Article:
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Allergy Awareness Week: A Personal Wake-Up Call and Reminder for Care Professionals

Published On:

29 April 2024

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Allergy Awareness Week: A Personal Wake-Up Call and Reminder for Care Professionals

While Allergy Awareness Week (22-28 April) has passed, I feel it is important to discuss a recent experience that has prompted me to address the topic with urgency. I live with a severe peanut allergy, and despite my usual vigilance, I had a frightening anaphylactic reaction while visiting Copenhagen.

The image below contains 4 pictures all taken within 12 hours showing the morning of the incident, swelling in my eyes from the reaction and following taking my EpiPen, and after the hospital administer IV steroids and antihistamine.

The culprit wasn’t a language barrier, but a simple oversight: not checking for allergies when ordering a seemingly harmless sandwich. However, I suspect a hidden allergen like lupin (sometimes found in bread) may have been the trigger.

This was a terrifying reminder, even for someone like me who understands their allergy relatively well. It highlights why allergy awareness, person-centred care plans, and comprehensive knowledge are vital in health and social care settings.

Why Share My Story? The Power of Preparedness & Understanding Complexities

Had I not been familiar with my allergy and its treatment, the outcome could have been far worse. But preparedness is more than individual knowledge. Care settings must ensure:

  • Person-Centred Care Plans: Plans must reflect the individual’s specific allergens, potential reactions, AND emergency treatment. Regular updates are essential.
  • Understanding Cross-Reactivity: Allergies are complex. Cross-reactivity means even if the ‘main’ allergen is NOT present, a reaction can occur from related substances. My suspected lupin reaction is an example. Asking about these relationships is crucial.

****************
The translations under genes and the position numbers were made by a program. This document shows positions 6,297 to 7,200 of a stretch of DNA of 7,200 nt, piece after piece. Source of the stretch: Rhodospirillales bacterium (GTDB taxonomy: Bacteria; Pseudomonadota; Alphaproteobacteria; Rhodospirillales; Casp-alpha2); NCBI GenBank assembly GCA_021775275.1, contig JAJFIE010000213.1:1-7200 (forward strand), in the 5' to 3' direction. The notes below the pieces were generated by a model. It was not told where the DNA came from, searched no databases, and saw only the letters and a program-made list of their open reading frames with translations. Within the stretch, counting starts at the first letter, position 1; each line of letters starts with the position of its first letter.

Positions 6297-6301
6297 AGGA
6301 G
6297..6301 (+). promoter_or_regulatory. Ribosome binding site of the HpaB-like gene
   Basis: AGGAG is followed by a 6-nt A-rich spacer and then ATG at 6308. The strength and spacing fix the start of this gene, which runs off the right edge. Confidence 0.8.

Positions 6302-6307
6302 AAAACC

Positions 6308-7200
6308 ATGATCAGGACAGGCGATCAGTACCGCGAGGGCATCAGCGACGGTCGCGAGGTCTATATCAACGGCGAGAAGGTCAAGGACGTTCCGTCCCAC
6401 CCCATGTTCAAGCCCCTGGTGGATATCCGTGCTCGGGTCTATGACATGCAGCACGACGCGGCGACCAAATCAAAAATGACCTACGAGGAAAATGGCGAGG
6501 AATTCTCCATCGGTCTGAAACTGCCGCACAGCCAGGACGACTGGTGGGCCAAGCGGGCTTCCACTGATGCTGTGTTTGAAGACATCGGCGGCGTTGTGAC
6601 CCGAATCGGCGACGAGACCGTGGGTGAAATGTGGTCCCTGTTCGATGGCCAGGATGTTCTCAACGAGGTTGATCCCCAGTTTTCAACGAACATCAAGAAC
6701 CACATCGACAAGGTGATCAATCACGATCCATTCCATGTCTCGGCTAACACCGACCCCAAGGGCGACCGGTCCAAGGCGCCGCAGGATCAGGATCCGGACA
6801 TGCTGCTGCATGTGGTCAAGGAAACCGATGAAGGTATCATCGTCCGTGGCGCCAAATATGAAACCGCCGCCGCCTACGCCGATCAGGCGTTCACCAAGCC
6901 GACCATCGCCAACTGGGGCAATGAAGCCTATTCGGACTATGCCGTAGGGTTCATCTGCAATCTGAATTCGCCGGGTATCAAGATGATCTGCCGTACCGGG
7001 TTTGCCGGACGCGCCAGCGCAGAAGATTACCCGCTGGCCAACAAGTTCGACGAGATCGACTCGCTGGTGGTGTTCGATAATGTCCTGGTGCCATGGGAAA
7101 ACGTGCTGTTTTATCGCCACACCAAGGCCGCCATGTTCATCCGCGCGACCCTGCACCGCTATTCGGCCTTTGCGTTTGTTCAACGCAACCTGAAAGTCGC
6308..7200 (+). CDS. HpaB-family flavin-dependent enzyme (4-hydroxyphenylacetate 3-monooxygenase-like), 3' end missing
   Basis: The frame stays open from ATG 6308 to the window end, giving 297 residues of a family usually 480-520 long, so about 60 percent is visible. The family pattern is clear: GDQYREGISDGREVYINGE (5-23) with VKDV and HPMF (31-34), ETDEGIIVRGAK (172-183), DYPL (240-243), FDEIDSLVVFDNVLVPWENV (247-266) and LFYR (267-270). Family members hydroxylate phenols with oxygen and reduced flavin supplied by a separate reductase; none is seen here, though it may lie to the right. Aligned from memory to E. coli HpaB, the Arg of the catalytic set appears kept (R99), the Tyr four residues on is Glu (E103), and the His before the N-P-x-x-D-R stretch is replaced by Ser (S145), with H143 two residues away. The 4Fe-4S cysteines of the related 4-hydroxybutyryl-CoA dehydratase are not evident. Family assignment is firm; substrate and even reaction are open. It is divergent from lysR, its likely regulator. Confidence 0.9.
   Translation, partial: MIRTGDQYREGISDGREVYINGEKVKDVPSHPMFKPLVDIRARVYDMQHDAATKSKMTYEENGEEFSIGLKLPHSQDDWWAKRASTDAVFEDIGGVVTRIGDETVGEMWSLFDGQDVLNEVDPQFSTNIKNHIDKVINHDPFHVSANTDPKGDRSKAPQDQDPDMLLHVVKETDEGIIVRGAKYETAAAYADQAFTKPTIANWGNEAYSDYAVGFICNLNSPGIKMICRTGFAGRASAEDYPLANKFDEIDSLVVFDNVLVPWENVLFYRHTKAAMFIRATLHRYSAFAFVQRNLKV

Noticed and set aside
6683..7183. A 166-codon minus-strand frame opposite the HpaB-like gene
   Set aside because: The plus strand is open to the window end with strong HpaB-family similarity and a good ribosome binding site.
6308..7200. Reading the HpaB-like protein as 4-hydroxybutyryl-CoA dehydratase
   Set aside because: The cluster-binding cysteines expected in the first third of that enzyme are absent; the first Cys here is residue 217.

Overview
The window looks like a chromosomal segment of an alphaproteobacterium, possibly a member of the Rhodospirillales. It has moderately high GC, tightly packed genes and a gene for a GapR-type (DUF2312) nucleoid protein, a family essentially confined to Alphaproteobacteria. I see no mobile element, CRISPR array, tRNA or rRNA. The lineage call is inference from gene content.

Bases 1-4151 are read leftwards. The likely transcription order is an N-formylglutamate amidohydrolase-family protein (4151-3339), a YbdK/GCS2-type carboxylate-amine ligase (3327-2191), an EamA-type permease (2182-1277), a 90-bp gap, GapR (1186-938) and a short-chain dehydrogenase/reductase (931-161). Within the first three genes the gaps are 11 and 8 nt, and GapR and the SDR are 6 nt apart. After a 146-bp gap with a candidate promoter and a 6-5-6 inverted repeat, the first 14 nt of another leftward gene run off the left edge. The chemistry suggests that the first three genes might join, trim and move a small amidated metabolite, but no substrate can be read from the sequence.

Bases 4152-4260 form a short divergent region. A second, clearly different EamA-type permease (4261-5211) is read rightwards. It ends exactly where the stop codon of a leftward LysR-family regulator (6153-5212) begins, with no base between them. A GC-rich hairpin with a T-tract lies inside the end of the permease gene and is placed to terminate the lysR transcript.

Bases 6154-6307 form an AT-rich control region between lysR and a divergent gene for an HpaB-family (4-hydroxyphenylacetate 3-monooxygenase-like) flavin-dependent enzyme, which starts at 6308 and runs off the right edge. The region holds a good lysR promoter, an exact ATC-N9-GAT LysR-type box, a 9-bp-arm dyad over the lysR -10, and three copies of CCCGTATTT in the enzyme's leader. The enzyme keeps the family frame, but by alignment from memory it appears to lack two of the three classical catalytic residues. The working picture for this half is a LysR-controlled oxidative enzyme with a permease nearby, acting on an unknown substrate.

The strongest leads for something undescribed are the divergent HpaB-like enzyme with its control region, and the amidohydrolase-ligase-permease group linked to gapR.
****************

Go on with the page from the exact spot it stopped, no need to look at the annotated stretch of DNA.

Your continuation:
• Beyond the Obvious: Allergies can lurk in unexpected places. Be aware of:
    • Medical products – Traces of allergens can be found in medications or medical supplies. It’s vital to check ingredients or consult healthcare providers before use.
    • Cross-reactivity – People with certain allergies might cross-react to related foods or substances.
    • Arts & crafts, environmental triggers
  • Medications Matter: Allergies to medications are serious. Common culprits include penicillin and other antibiotics, NSAIDs, and certain chemotherapy drugs. Double-check ingredients AND potential cross-reactivities.
  • Gluten Intolerance & Coeliac Disease: While not a classic allergy, gluten intolerance and coeliac disease require strict dietary management. Cross-contamination is a major risk, and reactions can be severe.
  • Staff Allergies Matter: Seek consent to inform relevant persons if a staff member (or visitor) has a known allergy. This ensures their safety too.
  • The Importance of Monitoring: Allergic reactions can sometimes be delayed or have a secondary phase. Educate patients and caregivers about this possibility, especially after severe reactions, and provide clear instructions on when to seek further medical attention.


Common Allergies, Risks, & Considerations

Allergen Potential Reactions Unexpected Sources Cross-Reactivity/Contamination Risk
Peanuts, Tree Nuts Hives, swelling, anaphylaxis Bread, sauces, some chocolates Lupin
Shellfish Hives, swelling, anaphylaxis Some meat substitutes, flavourings
Milk & Eggs Hives, upset stomach, anaphylaxis Baked goods, sauces, processed foods
Latex Skin irritation, anaphylaxis Medical gloves, balloons Banana, avocado, kiwi, chestnut
Medications (e.g., penicillin, NSAIDs) Hives, swelling, anaphylaxis, and other reactions depending on the drug Capsules, syrups, topical creams, IV medications Related antibiotics, certain foods (rarely)
Gluten Bloating, pain, diarrhoea (Intolerance), Gut damage (Coeliac) Sauces, processed meats, some medications, cosmetics Very High

Let’s Make Every Week Allergy Awareness Week

My narrative is intended to inspire proactive measures. It is imperative for us to prioritize safety for ourselves and those under our care. Thorough care plans, comprehensive training, effective communication, and a thorough understanding of the intricacies of allergies are vital in maintaining a safe environment for all.

For additional assistance with allergy care planning, please feel free to reach out to us here. You may also access our e-shop documents pertaining to allergies, including risk assessments for patients, staff, and visitors here.



Disclaimer: This blog post is for informational purposes and does not substitute professional medical advice. Consult healthcare providers for individualised allergy diagnoses, treatment plans, and medication advice.

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